Growing Up in New Zealand’s rangatahi Māori research

Initiative type:
Public Health
UniServices Contact:


Māori clearly face health inequities. The proof? Māori life expectancy at birth is more than seven years shorter than for non-Māori in Aotearoa New Zealand.

What is unknown is what causes those inequities, when they start to affect people’s lives, and what can be done to eliminate them.

Many studies focus on specific health issues but most fail to take a holistic look at participants’ lives or only examine a particular snapshot in time. While longitudinal studies have been done, these have typically been small and failed to adequately represent the diversity of the population.


image across 2 cols

From foetal development to young adulthood

In its size and scope, Growing Up in New Zealand (GUiNZ) is unlike any other study ever done in New Zealand. The government-funded, UniServices-managed research project has been following the lives of more than 6,000 children, including some 1,200 tamariki Māori, since their pregnant mothers volunteered for the study in 2009. It plans to continue until the children are 21.

“Growing Up in New Zealand is an important study for Aotearoa, with the Māori cohort alone representing the largest longitudinal study of Māori wellbeing this country has ever seen,” says Research Director Dr Sarah-Jane Paine (Tūhoe). “That makes it an important opportunity for researchers, community advocates, policymakers, iwi, hapū and other stakeholders to gain evidence and insights that can help all of us take action against the longstanding and terrible inequities we see in child and youth wellbeing, particularly for Māori.”

right image
Research Director Dr Sarah-Jane Paine
Harakeke and island
“Growing Up in New Zealand is an important study for Aotearoa, with the Māori cohort alone representing the largest longitudinal study of Māori wellbeing this country has ever seen.”
Sarah-Jane Paine
Research Director

The study has already uncovered plenty of evidence of inequities, including socioeconomic disadvantage in the early years. By age eight, the study found, Māori and Pacific children experienced poorer mental health. To connect the dots to where negative mental health outcomes begin, a piece of GUiNZ research is now examining whether different experiences, such as poverty in early life, lead to poor mental wellbeing later in life.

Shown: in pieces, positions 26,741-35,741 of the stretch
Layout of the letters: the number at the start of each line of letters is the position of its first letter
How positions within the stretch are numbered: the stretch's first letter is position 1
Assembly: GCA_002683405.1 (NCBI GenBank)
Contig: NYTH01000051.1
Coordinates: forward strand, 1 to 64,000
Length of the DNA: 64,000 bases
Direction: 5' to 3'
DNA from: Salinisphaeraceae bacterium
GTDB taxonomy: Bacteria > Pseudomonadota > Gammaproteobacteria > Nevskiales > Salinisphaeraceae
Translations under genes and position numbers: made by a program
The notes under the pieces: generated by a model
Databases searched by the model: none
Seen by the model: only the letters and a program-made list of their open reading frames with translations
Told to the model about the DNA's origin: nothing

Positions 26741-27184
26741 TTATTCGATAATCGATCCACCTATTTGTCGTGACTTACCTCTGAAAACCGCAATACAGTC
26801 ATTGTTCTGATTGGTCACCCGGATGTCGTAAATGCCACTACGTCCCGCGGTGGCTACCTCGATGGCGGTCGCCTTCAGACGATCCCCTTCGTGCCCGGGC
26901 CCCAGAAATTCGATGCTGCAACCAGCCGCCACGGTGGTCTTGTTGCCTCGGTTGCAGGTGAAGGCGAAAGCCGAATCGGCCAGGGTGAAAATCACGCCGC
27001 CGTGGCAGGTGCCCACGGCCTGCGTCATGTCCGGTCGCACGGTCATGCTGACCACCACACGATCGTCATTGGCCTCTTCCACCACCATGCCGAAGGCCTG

To maintain the study’s unique diversity, significant effort is being made to ensure that families can participate and see the value in staying involved. This has included making questionnaires available in te reo Māori and ensuring Māori interviewers engaged with whānau Māori.

right image



Growing Up in New Zealand, conceived of as a partnership between researchers and policymakers, has already resulted in steps to improve community wellbeing.

For example, GUiNZ evidence was important in legislation passed in 2021 requiring non-organic bread-making wheat flour to be fortified with folic acid to prevent neural tube birth defects, which are more common in tamariki Māori.

Researchers using GUiNZ data have uncovered not only inequities facing tamariki Māori but also possible solutions. For example, one study found that for the recommended six months. Other work found that for children who identified as Māori, significantly enhanced learning.

GUiNZ research is regularly cited in the media and is an important contributor to the continuing conversation about tamariki and whānau wellbeing.

Learn more about how UniServices translates research into community impact